Scoring rubrics
Assessment of Performance and Exhibitions
Student Portfolios
Ensemble assessment
New media and Electronic Technology
Content of Professional Development in the Arts
1. Strands of the Arts Content standards: Instruction in the
arts content standards should center on the 5 strands of the
arts content standards. Teachers must determine what
students learned in the arts in prior grades because the
standards for dance, music, theatre, and the visual arts are
based on those earlier experiences.
2. Processes and Products in Art Education: Focusing on
the arts processes (how) and products of performances
(what), arts teachers should explore the learning involved in
producing a product or performance because it is important
to students achievement. Through experimentation or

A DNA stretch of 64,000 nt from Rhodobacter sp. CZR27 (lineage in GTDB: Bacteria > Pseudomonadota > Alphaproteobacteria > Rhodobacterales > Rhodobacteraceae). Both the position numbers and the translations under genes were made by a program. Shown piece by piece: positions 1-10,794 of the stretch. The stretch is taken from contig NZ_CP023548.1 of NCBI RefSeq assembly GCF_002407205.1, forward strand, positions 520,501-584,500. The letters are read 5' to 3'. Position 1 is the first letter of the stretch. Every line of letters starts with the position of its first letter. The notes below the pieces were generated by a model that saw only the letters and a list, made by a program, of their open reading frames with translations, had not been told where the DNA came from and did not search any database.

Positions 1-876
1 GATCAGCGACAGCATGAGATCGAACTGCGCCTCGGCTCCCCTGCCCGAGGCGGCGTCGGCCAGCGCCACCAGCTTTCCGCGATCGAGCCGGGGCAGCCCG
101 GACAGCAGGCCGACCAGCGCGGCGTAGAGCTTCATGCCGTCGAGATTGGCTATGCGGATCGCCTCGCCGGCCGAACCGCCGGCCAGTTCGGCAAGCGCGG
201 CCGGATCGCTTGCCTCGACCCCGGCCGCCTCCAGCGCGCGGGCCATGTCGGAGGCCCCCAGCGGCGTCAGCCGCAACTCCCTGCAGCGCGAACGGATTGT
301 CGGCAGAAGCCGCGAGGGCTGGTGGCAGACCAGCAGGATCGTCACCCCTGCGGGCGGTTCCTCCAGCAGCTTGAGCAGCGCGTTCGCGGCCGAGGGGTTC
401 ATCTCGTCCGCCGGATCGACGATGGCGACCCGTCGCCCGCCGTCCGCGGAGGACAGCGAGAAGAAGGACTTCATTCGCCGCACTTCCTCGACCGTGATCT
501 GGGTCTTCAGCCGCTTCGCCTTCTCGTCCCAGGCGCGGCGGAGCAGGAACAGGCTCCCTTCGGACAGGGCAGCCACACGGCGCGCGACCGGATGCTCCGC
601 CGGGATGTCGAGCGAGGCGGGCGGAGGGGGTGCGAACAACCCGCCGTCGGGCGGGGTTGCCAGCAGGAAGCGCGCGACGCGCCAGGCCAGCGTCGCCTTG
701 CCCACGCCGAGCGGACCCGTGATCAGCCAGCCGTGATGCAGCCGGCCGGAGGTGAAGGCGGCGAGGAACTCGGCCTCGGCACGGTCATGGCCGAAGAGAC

exploration students engage in the arts learn by doing and
gain an understanding of the depth of the knowledge and
skills required in each of the arts disciplines.
3. Interdependence and independences of the arts

Ch. 7

4. The arts across the curriculum


5. Affective and cognitive aspects of the arts
6. World arts and cultures
7. Collaboration and articulation.
8. Student Assessment
9. Uses of New media and electronic technology.
5 categories of the criteria are listed as follows:
1. Visual and Performing arts content/alignment with
standards
2. Program Organization: The sequence and organization
of the visual and performing arts program.
3. Assessment: The strategies presented in the instructional
materials for measuring what students know and are able
to do.
4. Universal Access: the information and ideas that address
the needs of every student, including those with divers
learning styles and abilities.
5. Instructional Planning and Support: The information and
materials, typically including a separate edition specifically
designed for use by teachers, to assist teachers in
implementing visual and performing arts programs.